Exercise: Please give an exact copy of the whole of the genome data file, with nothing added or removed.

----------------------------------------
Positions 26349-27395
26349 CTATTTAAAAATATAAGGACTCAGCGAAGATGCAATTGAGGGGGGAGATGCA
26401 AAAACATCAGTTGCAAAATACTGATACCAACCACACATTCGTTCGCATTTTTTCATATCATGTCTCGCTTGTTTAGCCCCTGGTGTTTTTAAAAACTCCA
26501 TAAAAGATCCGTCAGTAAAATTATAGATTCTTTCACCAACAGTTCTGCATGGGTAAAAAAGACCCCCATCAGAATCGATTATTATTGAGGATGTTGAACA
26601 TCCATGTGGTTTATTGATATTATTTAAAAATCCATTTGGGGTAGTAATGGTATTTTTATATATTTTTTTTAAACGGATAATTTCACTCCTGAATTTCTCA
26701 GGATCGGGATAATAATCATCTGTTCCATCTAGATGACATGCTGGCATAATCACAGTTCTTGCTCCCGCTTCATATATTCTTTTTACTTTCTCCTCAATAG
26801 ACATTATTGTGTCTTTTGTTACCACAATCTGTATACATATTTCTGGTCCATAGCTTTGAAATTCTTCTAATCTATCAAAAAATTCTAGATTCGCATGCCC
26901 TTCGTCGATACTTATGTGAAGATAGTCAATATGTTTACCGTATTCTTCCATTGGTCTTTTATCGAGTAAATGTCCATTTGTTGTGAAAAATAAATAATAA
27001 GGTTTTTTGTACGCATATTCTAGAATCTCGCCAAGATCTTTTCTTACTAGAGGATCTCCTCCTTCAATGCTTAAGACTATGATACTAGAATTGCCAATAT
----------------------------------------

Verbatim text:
Positions 26349-27395
26349 CTATTTAAAAATATAAGGACTCAGCGAAGATGCAATTGAGGGGGGAGATGCA
26401 AAAACATCAGTTGCAAAATACTGATACCAACCACACATTCGTTCGCATTTTTTCATATCATGTCTCGCTTGTTTAGCCCCTGGTGTTTTTAAAAACTCCA
26501 TAAAAGATCCGTCAGTAAAATTATAGATTCTTTCACCAACAGTTCTGCATGGGTAAAAAAGACCCCCATCAGAATCGATTATTATTGAGGATGTTGAACA
26601 TCCATGTGGTTTATTGATATTATTTAAAAATCCATTTGGGGTAGTAATGGTATTTTTATATATTTTTTTTAAACGGATAATTTCACTCCTGAATTTCTCA
26701 GGATCGGGATAATAATCATCTGTTCCATCTAGATGACATGCTGGCATAATCACAGTTCTTGCTCCCGCTTCATATATTCTTTTTACTTTCTCCTCAATAG
26801 ACATTATTGTGTCTTTTGTTACCACAATCTGTATACATATTTCTGGTCCATAGCTTTGAAATTCTTCTAATCTATCAAAAAATTCTAGATTCGCATGCCC
26901 TTCGTCGATACTTATGTGAAGATAGTCAATATGTTTACCGTATTCTTCCATTGGTCTTTTATCGAGTAAATGTCCATTTGTTGTGAAAAATAAATAATAA
27001 GGTTTTTTGTACGCATATTCTAGAATCTCGCCAAGATCTTTTCTTACTAGAGGATCTCCTCCTTCAATGCTTAAGACTATGATACTAGAATTGCCAATAT